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Does no one want to tell his or her love story?  In my last column—thinking ahead for our upcoming Valentine’s fest—I told my dear friend’s love story.  Then I asked if anyone else had a story to share, and promised to publish them this week. Nary a one appeared in my inbox. Next time I will offer to take the winning writers out to lunch like L.A. Times’ columnist Steve Lopez does.

One friend said, “My story’s too messy.” Another thought his wasn’t interesting enough.

My guess is that there are plenty of messy and interesting stories to tell, but not being an Enquirer reporter, my hope was to share the uplifting, optimistic side of love, leaving out the frustrating crazy parts.

Then Saturday night I was treated to another kind of love affair, and it was everything I had hoped for, but on a community-wide scale. No Square Theater’s concert to benefit the “wet and muddy” victims of the canyon flooding was a blast, underlain with a deeply caring spirit.

An impressive array of Laguna talent, these entertainers were singing, dancing, and joking their hearts out.  Refreshing, truly saying, “We love to perform for you.”  It’s too bad we waited until Saturday’s last performance; it would have been even more fun to see it all again.

Mastermind Bree Burgess Rosen and director Joe Lauderdale pulled this production together with skits, dance numbers, and outstanding singers in the short time since the late December flood.

Rosen slyly reminded the audience to appreciate the precision dancing that reflected “weeks of rehearsal.”

Music teacher Roxanna Ward was on stage nearly all the time. An amazing pianist, she not only accompanied all the singers, but had her own spontaneous-sounding comedy interludes. She had the whole audience singing of 18-wheel trucks, counting wheels in odds and evens, then in Spanish, German, French and Roman numerals. Finally, she did her own rendition of student-speak counting, “Wait!….like…like…um…wait! Like….”

Octogenarian comedian Lola Gillebaard made light of the difficulties of senior citizenhood. Just in case she needs to advertise for a new mate she has already written the text of her personals ad, describing herself as “Beautiful, rich and complete with a handicapped parking sticker.”

Steve McIntosh, singing Roy Orbison’s “Only the Lonely” and Johnny Cash’s “Folsom Prison Blues” and Paul Nygro’s interpretation of “Creation of Man” were highlights, as well Rosen’s singing of ”My House,” building a house with love, a piece from Leonard Bernstein’s Peter Pan.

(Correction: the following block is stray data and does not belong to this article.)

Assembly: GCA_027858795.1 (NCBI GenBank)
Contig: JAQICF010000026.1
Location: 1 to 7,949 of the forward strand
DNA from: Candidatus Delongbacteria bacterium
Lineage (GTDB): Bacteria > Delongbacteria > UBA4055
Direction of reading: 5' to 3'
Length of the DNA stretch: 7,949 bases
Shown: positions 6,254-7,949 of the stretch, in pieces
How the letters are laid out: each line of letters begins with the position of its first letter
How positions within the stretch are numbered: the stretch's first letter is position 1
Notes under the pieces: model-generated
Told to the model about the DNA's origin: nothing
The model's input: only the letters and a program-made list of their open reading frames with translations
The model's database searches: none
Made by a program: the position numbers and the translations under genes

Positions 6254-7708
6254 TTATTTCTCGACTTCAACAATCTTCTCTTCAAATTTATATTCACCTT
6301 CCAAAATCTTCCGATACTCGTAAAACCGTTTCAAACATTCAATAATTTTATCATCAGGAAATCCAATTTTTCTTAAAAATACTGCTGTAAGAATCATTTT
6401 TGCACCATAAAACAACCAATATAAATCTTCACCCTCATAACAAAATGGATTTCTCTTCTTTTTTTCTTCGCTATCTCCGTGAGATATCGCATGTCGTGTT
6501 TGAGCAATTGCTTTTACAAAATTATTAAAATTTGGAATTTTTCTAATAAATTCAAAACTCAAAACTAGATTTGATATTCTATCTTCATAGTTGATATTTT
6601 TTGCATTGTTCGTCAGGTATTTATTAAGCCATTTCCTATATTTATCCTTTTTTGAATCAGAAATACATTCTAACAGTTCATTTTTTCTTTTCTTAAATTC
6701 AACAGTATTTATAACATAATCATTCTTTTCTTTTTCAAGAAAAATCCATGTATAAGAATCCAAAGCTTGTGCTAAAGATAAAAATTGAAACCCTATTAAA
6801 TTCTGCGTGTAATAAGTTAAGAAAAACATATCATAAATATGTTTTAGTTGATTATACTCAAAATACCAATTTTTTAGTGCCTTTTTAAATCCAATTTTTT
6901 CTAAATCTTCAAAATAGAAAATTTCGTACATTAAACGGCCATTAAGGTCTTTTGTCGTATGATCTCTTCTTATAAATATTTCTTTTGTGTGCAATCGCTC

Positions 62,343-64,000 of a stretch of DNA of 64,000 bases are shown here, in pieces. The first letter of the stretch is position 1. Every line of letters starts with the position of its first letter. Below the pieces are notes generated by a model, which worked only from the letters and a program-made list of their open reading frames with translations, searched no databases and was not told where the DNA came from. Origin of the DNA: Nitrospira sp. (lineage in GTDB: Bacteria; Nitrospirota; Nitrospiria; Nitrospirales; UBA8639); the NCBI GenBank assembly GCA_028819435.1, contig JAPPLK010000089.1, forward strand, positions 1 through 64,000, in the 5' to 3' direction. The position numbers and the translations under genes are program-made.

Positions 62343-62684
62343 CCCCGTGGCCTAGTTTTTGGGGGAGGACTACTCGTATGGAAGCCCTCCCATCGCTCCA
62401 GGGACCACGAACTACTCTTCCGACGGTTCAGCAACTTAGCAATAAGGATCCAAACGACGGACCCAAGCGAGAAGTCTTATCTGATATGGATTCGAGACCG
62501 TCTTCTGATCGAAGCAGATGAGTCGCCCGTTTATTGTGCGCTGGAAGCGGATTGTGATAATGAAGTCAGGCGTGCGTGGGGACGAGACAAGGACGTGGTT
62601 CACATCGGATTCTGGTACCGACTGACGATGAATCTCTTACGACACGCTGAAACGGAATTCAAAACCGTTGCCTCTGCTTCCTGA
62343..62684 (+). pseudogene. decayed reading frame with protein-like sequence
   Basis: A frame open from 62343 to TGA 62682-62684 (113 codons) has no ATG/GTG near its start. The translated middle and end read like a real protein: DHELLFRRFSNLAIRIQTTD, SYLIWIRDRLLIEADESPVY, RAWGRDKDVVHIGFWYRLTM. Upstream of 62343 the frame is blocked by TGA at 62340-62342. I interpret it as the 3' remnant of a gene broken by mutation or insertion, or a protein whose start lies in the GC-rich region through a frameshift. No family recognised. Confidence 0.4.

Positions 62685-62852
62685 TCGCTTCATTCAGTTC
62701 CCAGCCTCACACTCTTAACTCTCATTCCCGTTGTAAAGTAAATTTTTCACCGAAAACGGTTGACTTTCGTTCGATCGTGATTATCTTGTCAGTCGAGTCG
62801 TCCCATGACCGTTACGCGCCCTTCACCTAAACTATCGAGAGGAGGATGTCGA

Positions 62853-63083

Have you ever seen a water ballet with no water? This staged version was nearly better than the real thing. Council member Verna Rollinger and city treasurer Laura Parisi, dressed as emergency workers in luminescent yellow vests, brought out the ubiquitous blue tarp and laid it on the stage. Their job was to depict the water level by raising and lowering the tarp on cue.  The corps de ballet arrived and as the water level rose and fell, various parts of the dancer’s bodies were revealed in patterns.  It was amazing to see them all leaping and gesturing while treading water so as not to sink beneath the “surface.” How fun it was to see all this silliness, and to see our friends up there enjoying themselves while being professionally ridiculous.

It was a difficult task to sympathize with the flood victims yet to be uplifting and funny, without making light of the difficulties they face. This production struck the balance perfectly and raised between $18,000 and $20,000, according to Rosen.

(Other cast members included Bridget English, Carol Robinson, Chloe Mansour, Debbie Meeker, Jay Rechter, Jim Hall, Jimmy Mulligan, Kevin Wheelwright, Kimberly Clark, Linda Haylett, Lisa Mansour, Nancy Miller, Pat Kollenda, Patrick ‘Guitar Floyd’ Casey, Patti Rabun, Randy Hatfield, Regina Hartley, Rob Harryman and Yvonne Browning. Lights were by Leslie Barry and audio was done by Peter Roche.)

This event is just one example of how we show we care. The Resource Center is the focus for relief efforts.  To help please contact them at 497-7121.

Our community in Laguna is a continuing love story.

Postscript:  I just learned on Sunday that former mayor, dear man and friend, Charlie Boyd, has died. He loved Laguna and its people and never lost his concern for our town’s welfare.  We will miss him.

Ann Christoph is a landscape architect and former mayor of Laguna Beach.

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